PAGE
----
Medal: Silver Star: Corporal John H. Pruitt, U.S. Marine Corps, 78th Company, 6th Regiment, 2nd Division, American Expeditionary Forces. Action date: September 15, 1918. General Orders: GHQ, American Expeditionary Forces, Citation Orders No. 4 (June 3, 1919). Citation: "By direction of the President, under the provision of the act of Congress approved July 9, 1918 (Bul. No. 43, W.D., 1918), Corporal John Henry Pruitt (MCSN: 85857/121222), United States Marine Corps, is cited (Posthumously) by the Commanding General, American Expeditionary Forces, for gallantry in action and a Silver Star may be placed upon the ribbon of the Victory Medals awarded him. Corporal Pruitt distinguished himself by gallantry in action while serving in the 78th Company, 6th Regiment (Marines), 2nd Division, American Expeditionary Forces, in action near Thiaucourt, France, 15 September 1918, in aiding in the capture of an enemy machine gun." (Wikipedia; Hall of Valor, Military Times.)

On the morning of October 3, 1918, "the front line position which his regiment was holding was being menaced by German machine gun nests. Slowly his comrades were being dropped. Then it was that Corporal Pruitt started alone to search out the 'nest.' And he came back alive, dragging the heavy machine gun with him. Later the same day he went forth on a like mission and again he returned victorious after killing 2 of the enemy. On his way back to his comrades, he came upon 40 Germans in a dugout and, single handed, captured them and brought them back as captives." (Arizona Republican; September 12, 1920; p. 15.) Corporal Pruitt was awarded 2 Silver Stars for his actions at Blanc Mont, France. (Hall of Valor; Military Times.)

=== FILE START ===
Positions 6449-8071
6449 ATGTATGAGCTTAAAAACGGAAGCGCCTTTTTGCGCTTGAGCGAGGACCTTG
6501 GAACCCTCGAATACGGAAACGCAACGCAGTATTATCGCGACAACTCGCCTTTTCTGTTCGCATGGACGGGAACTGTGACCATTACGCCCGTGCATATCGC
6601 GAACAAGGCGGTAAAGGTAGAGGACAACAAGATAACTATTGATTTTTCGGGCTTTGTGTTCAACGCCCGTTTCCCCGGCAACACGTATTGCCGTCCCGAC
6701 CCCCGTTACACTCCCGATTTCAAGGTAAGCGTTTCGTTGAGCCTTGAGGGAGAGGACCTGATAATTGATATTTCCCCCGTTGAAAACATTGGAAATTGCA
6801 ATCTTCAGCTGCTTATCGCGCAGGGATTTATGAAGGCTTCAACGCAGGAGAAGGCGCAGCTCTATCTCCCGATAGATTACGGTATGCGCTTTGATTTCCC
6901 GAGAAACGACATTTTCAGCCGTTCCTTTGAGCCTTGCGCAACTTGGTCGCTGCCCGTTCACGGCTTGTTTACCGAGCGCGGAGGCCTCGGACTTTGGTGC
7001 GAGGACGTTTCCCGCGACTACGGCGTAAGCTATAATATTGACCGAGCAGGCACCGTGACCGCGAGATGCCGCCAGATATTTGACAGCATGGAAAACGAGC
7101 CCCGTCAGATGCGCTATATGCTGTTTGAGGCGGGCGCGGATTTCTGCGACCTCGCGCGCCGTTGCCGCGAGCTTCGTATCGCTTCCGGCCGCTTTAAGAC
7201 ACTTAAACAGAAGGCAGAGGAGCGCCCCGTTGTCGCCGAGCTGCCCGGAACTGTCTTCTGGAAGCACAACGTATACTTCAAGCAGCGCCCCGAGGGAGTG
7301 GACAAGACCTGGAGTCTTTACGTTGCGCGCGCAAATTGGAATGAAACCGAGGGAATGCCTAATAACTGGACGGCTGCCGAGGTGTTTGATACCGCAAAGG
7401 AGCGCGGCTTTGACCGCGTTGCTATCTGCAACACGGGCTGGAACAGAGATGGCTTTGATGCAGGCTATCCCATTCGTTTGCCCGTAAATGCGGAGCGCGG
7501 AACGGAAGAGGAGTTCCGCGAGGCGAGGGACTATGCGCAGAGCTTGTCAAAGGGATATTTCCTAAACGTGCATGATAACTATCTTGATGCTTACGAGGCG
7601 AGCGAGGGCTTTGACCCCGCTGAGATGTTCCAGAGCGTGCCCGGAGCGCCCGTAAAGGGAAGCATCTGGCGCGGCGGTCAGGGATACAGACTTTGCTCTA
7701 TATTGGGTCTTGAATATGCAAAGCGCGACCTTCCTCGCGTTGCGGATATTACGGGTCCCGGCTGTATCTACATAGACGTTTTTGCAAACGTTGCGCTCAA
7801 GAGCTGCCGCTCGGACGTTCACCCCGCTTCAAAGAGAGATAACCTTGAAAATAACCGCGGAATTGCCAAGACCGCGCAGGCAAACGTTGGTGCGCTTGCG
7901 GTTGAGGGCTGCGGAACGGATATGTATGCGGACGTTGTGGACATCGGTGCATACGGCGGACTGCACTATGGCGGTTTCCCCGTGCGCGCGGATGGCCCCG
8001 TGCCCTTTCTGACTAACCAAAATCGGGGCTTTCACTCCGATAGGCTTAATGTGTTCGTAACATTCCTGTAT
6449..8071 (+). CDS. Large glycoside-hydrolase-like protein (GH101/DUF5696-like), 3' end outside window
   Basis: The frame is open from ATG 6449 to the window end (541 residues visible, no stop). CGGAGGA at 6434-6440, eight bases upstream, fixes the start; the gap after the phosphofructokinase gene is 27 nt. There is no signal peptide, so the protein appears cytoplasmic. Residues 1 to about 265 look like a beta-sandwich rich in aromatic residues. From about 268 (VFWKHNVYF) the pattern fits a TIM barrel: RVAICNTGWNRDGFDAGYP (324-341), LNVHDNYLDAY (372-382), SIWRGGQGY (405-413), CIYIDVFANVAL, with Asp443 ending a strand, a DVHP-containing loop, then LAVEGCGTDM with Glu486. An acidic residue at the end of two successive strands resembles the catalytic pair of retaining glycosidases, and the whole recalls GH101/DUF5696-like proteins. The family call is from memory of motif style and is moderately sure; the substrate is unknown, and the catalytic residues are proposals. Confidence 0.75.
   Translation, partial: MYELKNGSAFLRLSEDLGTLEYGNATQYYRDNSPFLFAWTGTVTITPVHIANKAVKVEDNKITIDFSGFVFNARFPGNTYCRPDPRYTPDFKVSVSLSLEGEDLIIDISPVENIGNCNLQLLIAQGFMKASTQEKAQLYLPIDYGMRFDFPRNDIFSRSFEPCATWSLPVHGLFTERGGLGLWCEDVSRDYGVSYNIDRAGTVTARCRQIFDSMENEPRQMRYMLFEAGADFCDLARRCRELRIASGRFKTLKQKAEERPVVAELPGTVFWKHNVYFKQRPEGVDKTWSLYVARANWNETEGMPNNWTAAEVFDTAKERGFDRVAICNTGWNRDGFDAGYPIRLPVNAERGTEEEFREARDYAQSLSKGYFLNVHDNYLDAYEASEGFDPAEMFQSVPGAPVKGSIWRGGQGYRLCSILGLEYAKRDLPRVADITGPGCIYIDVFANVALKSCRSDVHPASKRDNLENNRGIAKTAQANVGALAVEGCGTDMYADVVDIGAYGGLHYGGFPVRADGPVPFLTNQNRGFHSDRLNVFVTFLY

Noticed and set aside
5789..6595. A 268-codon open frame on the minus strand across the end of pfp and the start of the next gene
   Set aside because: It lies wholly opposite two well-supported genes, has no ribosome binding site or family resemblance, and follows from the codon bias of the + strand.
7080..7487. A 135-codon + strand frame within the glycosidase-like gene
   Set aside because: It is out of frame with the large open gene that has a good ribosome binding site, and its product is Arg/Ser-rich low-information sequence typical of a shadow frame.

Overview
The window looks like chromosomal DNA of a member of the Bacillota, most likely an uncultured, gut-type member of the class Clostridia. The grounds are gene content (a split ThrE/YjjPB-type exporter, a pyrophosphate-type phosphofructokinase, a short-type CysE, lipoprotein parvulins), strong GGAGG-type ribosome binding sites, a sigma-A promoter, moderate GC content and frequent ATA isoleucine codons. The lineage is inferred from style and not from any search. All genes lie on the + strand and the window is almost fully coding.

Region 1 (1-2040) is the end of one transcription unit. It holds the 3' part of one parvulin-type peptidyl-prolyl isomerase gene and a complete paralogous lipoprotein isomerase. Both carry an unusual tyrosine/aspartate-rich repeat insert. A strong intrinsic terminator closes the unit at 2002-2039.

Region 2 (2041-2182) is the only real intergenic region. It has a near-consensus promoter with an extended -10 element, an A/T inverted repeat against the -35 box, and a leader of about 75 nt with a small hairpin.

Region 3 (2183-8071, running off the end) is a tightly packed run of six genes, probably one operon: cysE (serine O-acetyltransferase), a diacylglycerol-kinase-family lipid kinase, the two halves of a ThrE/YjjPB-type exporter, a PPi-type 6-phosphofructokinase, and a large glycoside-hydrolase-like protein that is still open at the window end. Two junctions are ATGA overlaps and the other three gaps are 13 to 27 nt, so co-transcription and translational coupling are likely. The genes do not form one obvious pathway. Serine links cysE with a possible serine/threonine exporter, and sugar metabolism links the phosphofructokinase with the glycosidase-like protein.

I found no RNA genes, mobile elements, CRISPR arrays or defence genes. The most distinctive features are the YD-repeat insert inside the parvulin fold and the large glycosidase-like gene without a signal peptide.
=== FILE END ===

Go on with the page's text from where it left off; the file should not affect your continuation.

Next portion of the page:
"The next day, he was assigned to sniping duty. He had hardly taken his post when he fell victim to a bullet from a German sniper. He died a short time later in a hospital --- on his twenty-second birthday." (Arizona Republican; September 12, 1920; p. 15.) Corporal John Henry Pruitt was mortally wounded at the Battle of Blanc Mont Ridge and died on October 4, 1918.

Later, General John J. "Black Jack" Pershing made the following statement: "In memory of Corporal John H. Pruitt, E Co., 6th Marines, who was killed in battle on October 4, 1918. He bravely laid down his life for the cause of his country. His name will ever remain fresh in the hearts of his friends and comrades, the record of his honorable service will be preserved in the archives of the American Expeditionary Forces. ... John J. Pershing, Commander in Chief." (Arizona Republic; December 20, 1919; p. 2.)